[image of Clayton regulator]
Listen to Henry Jones, River Lakes and Coorong Action Group spokesperson, commercial fisher for 46 years, 6th generation fishing family, address the Alexandrina Council on January 15th 2007.
Throughout this time, from 2006 to the present people have continued to advocate for the River, Lakes and Coorong, speaking out, advocating to governments, writing submissions, fundraising, participating in consultations, seminars and campaigns. During this time the satirical Murray the Musical was born.
LINK TO Everything is connected on Murray the Musical
RLCAG has provided commentary and critique on policies that impact on the health of the River, Lakes and Coorong; conducted seminars; written some 25 submissions regarding government inquiries and actions on environmental matters; organised and participated in a range of events; campaigned for environmental water and bioremediation of acid sulphate soils. Campaigns have included the Freshwater Embassy and the Water Election Team (WET). In the federal election of 2009 then Chair of RLCAG Dr Diane Bell stood as an Independent candidate on the Water issue. In October 2011 we organised a packed People’s Forum on Water in the Hawke Centre, University of South Australia, Adelaide.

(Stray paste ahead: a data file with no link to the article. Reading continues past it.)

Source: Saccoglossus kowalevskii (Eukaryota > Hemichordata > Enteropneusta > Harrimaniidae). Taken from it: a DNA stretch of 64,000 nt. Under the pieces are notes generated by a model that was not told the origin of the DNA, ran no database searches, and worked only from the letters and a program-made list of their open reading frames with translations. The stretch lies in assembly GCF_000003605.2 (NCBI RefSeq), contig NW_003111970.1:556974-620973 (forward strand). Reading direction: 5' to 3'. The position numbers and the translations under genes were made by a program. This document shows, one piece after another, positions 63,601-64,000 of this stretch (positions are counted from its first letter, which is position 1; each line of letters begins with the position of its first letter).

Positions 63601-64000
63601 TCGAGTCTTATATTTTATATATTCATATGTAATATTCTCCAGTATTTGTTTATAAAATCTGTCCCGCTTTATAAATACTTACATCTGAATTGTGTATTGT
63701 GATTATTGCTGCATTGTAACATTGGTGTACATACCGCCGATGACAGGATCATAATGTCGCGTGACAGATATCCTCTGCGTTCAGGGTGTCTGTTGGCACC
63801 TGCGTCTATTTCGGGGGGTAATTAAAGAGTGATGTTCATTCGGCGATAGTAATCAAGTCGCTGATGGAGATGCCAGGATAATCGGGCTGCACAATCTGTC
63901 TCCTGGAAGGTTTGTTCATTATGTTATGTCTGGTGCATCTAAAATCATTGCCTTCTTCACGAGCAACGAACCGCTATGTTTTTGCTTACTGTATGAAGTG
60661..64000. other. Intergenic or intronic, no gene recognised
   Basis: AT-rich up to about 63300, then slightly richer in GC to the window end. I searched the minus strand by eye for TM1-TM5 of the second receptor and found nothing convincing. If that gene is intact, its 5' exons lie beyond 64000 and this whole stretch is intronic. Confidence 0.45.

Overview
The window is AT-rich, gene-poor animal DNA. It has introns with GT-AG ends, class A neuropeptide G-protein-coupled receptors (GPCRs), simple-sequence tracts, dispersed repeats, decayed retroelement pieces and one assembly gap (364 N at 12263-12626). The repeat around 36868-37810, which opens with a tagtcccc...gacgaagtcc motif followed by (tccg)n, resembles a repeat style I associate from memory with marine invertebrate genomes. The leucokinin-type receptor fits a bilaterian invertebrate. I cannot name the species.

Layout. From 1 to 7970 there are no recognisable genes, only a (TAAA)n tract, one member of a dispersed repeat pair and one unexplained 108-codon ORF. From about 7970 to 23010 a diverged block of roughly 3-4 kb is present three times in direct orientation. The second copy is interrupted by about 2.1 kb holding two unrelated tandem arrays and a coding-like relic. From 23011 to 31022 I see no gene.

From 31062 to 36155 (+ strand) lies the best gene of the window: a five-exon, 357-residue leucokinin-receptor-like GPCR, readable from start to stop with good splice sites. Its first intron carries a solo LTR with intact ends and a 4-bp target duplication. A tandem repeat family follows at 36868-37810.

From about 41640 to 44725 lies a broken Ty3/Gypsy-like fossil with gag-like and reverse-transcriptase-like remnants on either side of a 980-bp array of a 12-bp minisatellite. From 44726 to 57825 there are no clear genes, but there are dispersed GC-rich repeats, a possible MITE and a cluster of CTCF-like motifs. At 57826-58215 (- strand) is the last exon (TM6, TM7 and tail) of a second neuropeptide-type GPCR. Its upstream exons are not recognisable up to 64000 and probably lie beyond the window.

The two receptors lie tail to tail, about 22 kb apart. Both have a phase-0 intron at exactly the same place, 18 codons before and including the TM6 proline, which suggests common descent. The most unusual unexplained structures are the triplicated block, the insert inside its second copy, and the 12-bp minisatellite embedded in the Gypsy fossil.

The impact of a major ongoing campaign on a community fighting for their livelihoods and the land around them cannot be underestimated. However, the state government’s engineering solutions that the people of this region protested against, were reversed. The proposed weir at Pomanda Point did not go ahead. The regulator (dam) on Currency Creek was removed, as were the regulator at Narrung and the regulator at Clayton.
The development and enactment of the Murray Darling Basin Plan administered by the independent federal Murray Darling Basin Authority, gives hope. Above average rainfall in the Basin has delivered high flows. However people in this region remain acutely aware of the impact of variable flows and changing climate, of opposition to the Murray Darling Basin Plan and the ongoing underlying issue of overallocation upstream.